I remembered the doll-like girl that picked me up as my body crumbled apart. “So that was a Gun Princess.” Frowning a little, I asked, “Why was I scooped up?”

“An accident. At least, that is what I have been told it was. On very, very rare occasions, people are caught in the process that creates the Sliver and find themselves removed from your reality. When that happens, the first Gun Princess to rescue them receives a substantial reward. Of course, the audience is kept unaware of this by suspending the broadcast while the unfortunate soul is recovered and rescued, which involves quickly returning them to your reality.”

If I hadn’t experienced it for myself, I wouldn’t have believed Jive. I had watched my body crumble away, and I had thought myself dead. Even if Jive was lying to me, there was no denying this wasn’t my body. “Are you saying I’m not the first this has happened to?”


“So what happens to the people that have fallen into a Sliver and been rescued.”

“Their bodies are regenerated, and they are returned to their daily existence, with some adjustments to their memories, thus leaving them none the wiser of their experiences. Sometimes their friends and families also need to be adjusted to preserve the secrets of the Princess Royale. But it is a very, very rare occurrence.”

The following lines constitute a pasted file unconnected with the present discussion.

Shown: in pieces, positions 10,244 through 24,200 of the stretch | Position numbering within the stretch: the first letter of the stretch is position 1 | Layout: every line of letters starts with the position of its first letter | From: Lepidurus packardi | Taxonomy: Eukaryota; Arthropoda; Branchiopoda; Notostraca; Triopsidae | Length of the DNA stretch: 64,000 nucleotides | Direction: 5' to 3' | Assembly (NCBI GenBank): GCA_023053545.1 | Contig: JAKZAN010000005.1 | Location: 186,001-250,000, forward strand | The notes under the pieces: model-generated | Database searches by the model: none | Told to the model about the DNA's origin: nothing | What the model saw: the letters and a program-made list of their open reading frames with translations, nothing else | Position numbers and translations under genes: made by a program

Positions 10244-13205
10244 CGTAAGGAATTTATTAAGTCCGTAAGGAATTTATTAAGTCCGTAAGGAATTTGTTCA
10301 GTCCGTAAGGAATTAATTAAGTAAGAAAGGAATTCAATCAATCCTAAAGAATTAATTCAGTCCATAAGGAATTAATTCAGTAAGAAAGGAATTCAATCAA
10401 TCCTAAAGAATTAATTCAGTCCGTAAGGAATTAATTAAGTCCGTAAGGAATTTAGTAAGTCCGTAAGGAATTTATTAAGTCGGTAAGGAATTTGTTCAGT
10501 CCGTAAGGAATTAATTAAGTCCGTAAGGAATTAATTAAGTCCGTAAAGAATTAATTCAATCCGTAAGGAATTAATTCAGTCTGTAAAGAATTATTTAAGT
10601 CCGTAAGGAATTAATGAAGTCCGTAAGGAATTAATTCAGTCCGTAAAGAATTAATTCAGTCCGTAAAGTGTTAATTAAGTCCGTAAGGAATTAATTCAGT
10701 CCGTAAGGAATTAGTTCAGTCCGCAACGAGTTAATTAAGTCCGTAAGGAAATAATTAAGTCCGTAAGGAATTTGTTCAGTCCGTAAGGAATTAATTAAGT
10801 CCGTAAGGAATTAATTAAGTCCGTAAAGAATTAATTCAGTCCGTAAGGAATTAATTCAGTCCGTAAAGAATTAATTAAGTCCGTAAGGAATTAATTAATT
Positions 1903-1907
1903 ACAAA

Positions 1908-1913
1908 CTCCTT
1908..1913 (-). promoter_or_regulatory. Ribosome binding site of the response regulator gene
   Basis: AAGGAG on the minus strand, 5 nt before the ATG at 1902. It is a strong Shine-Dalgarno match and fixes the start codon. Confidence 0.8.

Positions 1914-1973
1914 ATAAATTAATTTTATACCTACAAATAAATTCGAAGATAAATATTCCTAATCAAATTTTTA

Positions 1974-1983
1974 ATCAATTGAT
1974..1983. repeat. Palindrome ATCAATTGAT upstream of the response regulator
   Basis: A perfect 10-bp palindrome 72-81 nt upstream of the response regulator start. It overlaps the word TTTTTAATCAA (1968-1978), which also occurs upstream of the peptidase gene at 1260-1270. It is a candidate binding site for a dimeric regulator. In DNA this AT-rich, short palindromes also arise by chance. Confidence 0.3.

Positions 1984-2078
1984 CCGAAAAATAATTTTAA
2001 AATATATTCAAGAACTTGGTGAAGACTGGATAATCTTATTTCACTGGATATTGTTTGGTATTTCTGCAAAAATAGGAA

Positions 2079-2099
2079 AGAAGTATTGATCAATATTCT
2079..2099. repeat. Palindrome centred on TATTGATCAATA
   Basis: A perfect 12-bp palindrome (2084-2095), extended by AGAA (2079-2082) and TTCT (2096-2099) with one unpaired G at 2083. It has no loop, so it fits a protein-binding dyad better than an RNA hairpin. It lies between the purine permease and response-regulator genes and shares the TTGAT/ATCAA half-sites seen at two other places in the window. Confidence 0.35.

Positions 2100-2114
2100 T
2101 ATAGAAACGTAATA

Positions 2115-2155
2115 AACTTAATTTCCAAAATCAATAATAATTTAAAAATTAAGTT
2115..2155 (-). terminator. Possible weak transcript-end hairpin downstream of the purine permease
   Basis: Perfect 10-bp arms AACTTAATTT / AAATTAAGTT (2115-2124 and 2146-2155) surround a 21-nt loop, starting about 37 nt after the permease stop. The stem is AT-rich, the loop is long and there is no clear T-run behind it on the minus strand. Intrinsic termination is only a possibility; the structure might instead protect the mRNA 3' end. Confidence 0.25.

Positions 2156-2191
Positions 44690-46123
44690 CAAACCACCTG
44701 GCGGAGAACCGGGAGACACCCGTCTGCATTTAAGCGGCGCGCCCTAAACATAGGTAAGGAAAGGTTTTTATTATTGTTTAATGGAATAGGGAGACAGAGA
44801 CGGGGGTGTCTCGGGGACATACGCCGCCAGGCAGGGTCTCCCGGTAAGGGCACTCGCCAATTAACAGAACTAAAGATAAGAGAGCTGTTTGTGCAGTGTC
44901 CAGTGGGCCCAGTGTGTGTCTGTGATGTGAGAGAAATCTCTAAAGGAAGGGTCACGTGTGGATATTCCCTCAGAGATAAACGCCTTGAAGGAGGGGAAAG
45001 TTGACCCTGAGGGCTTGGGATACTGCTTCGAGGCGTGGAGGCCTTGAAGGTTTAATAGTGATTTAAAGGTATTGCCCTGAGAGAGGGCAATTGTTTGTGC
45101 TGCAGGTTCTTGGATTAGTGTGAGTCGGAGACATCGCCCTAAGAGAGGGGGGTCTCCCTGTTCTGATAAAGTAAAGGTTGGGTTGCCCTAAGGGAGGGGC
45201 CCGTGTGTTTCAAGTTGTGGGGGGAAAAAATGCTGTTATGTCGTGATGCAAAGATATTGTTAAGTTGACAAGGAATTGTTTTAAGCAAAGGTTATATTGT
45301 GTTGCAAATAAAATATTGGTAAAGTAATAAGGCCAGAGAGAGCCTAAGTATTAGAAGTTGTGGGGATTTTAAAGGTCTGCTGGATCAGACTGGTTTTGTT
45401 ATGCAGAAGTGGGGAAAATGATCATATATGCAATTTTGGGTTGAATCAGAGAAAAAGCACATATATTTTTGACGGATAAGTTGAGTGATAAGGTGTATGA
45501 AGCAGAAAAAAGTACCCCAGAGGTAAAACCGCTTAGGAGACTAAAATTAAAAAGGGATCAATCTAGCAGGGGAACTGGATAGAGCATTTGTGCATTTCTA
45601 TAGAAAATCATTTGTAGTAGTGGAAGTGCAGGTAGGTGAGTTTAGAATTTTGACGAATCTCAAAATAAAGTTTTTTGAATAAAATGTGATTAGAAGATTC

“So why didn’t that happen to me? Why am I inside this Simulacrum instead of my regenerated body?” I leaned forward. “Jive, where is my body?”

Jive released a heavy sigh. “Your original body is sitting—I mean floating—in a containment field where it is currently undergoing regeneration. It is going to be weeks before what remains is functional again.”

“What remains? So how much of me is left?”

“Not much. You may have even lost some of your memories. Let us just say it was not a pretty sight.”